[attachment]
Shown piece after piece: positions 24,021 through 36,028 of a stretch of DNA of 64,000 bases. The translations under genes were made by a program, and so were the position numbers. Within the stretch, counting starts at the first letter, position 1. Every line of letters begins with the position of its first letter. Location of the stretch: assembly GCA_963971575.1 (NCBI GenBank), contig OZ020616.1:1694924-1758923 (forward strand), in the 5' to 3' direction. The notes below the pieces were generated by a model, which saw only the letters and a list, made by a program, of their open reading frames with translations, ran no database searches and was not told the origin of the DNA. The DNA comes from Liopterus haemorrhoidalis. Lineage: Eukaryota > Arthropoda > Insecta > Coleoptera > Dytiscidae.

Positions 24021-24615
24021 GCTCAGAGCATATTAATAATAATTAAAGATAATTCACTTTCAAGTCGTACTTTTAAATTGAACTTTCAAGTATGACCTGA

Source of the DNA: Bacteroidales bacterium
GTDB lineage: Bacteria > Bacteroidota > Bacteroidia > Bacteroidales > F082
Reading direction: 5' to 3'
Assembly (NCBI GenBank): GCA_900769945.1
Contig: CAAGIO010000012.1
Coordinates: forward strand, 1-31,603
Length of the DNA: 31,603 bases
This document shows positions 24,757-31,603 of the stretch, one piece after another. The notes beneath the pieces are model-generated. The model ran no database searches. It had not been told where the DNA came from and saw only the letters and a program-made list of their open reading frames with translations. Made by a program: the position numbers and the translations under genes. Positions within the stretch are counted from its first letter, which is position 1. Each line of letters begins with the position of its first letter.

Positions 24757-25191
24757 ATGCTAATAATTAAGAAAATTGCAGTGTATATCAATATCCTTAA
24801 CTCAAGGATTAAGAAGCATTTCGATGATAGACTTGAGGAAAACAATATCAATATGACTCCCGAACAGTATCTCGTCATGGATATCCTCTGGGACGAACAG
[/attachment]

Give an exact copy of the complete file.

Shown piece after piece: positions 24,021 through 36,028 of a stretch of DNA of 64,000 bases. The translations under genes were made by a program, and so were the position numbers. Within the stretch, counting starts at the first letter, position 1. Every line of letters begins with the position of its first letter. Location of the stretch: assembly GCA_963971575.1 (NCBI GenBank), contig OZ020616.1:1694924-1758923 (forward strand), in the 5' to 3' direction. The notes below the pieces were generated by a model, which saw only the letters and a list, made by a program, of their open reading frames with translations, ran no database searches and was not told the origin of the DNA. The DNA comes from Liopterus haemorrhoidalis. Lineage: Eukaryota > Arthropoda > Insecta > Coleoptera > Dytiscidae.

Positions 24021-24615
24021 GCTCAGAGCATATTAATAATAATTAAAGATAATTCACTTTCAAGTCGTACTTTTAAATTGAACTTTCAAGTATGACCTGA

Source of the DNA: Bacteroidales bacterium
GTDB lineage: Bacteria > Bacteroidota > Bacteroidia > Bacteroidales > F082
Reading direction: 5' to 3'
Assembly (NCBI GenBank): GCA_900769945.1
Contig: CAAGIO010000012.1
Coordinates: forward strand, 1-31,603
Length of the DNA: 31,603 bases
This document shows positions 24,757-31,603 of the stretch, one piece after another. The notes beneath the pieces are model-generated. The model ran no database searches. It had not been told where the DNA came from and saw only the letters and a program-made list of their open reading frames with translations. Made by a program: the position numbers and the translations under genes. Positions within the stretch are counted from its first letter, which is position 1. Each line of letters begins with the position of its first letter.

Positions 24757-25191
24757 ATGCTAATAATTAAGAAAATTGCAGTGTATATCAATATCCTTAA
24801 CTCAAGGATTAAGAAGCATTTCGATGATAGACTTGAGGAAAACAATATCAATATGACTCCCGAACAGTATCTCGTCATGGATATCCTCTGGGACGAACAG